The Fair Grounds, Horsemen Reach Deal

The Fair Grounds and Louisiana horsemen reached a $25 million settlement over video poker purse revenue Aug. 7.

The agreement, hammered out Friday night and approved by attorneys from both sides Saturday, stems from a $90 million judgement against the track rendered in March by a state district court. The New Orleans track subsequently sought Chapter 11 bankruptcy protection and was facing an auction of its holdings Aug. 16.

With the settlement, Douglas Draper, an attorney representing the Fair Grounds, told The Times Picayune that the track will seek dismissal of the bankruptcy proceedings.

A state district judge ruled that the Fair Grounds had been improperly withholding video poker revenues from purses for more than a decade. Three other Louisiana tracks had settled the dispute with the Louisiana Horsemen's Benevolent and Protective Association prior to the March hearing.

Fair Grounds President Bryan Krantz called the settlement "a big step in terms of resolving the future of the track.

"I guess now we have to concentrate on what complete resolution of a new business will look like going forward," Krantz told The Times Picayune.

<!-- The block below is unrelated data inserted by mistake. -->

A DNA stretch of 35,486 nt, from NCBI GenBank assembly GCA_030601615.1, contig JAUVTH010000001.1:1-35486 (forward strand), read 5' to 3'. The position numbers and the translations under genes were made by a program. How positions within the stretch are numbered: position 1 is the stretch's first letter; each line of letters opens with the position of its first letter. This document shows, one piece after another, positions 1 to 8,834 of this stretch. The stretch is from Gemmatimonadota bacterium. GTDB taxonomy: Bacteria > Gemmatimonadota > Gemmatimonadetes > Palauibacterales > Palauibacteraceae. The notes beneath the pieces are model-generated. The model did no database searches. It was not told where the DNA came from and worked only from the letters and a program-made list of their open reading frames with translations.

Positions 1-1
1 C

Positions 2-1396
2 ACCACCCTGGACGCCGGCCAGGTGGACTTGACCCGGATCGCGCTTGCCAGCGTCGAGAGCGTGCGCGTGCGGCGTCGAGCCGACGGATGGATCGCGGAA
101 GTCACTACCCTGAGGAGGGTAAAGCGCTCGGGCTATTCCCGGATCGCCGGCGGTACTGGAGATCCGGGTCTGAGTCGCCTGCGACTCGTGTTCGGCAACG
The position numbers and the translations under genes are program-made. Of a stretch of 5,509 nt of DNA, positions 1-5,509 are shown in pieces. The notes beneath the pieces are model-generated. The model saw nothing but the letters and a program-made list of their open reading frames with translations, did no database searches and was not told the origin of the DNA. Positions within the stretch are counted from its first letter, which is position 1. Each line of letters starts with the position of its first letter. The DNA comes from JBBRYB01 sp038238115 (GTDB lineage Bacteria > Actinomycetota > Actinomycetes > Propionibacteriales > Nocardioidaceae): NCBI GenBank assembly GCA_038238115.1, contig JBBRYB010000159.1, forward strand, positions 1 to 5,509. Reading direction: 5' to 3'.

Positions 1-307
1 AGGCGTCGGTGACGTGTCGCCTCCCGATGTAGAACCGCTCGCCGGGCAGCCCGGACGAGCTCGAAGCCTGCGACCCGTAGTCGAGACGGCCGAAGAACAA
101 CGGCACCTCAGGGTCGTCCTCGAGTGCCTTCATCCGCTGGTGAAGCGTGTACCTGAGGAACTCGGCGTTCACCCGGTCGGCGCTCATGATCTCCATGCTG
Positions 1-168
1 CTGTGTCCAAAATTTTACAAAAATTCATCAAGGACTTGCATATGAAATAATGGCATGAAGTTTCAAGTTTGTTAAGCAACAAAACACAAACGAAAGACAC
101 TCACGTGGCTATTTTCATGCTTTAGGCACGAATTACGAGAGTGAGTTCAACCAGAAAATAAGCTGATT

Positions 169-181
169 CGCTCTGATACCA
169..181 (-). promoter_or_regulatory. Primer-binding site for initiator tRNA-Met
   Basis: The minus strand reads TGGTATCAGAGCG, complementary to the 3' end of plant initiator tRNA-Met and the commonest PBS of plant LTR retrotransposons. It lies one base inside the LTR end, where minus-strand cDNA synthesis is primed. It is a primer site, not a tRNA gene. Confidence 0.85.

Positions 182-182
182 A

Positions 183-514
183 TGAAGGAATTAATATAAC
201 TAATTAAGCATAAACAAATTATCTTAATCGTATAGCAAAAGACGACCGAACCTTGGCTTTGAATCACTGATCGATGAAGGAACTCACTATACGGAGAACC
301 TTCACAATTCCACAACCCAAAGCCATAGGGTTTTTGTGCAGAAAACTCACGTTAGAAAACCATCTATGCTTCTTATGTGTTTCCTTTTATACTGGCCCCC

On Monday, the Fair Grounds plans to ask the bankruptcy court to approve the deal and put off the auction, Draper told the newspaper.

In addition to the monetary settlement with horsemen, the Fair Grounds has also agreed to pay off other creditors in full, an amount estimated at $12 million, and provide $750,000 for backstretch improvements at the storied track over the next two years.

The Fair Grounds is negotiating for an ownership partner to help pay off the debt. The Krantz family owns controlling interest.

"We will continue to pursue it all," Krantz said. "What we are trying to do is in the best interest of the current equity shareholders, the horsemen, the racing public and the whole industry."

Steve Thompson, an attorney for the horsemen's association, said the settlement "is fair and represents all that can be achieved, given the financial realities and economic circumstances of the Fair Grounds. I am genuinely pleased for the horsemen who have been so patient."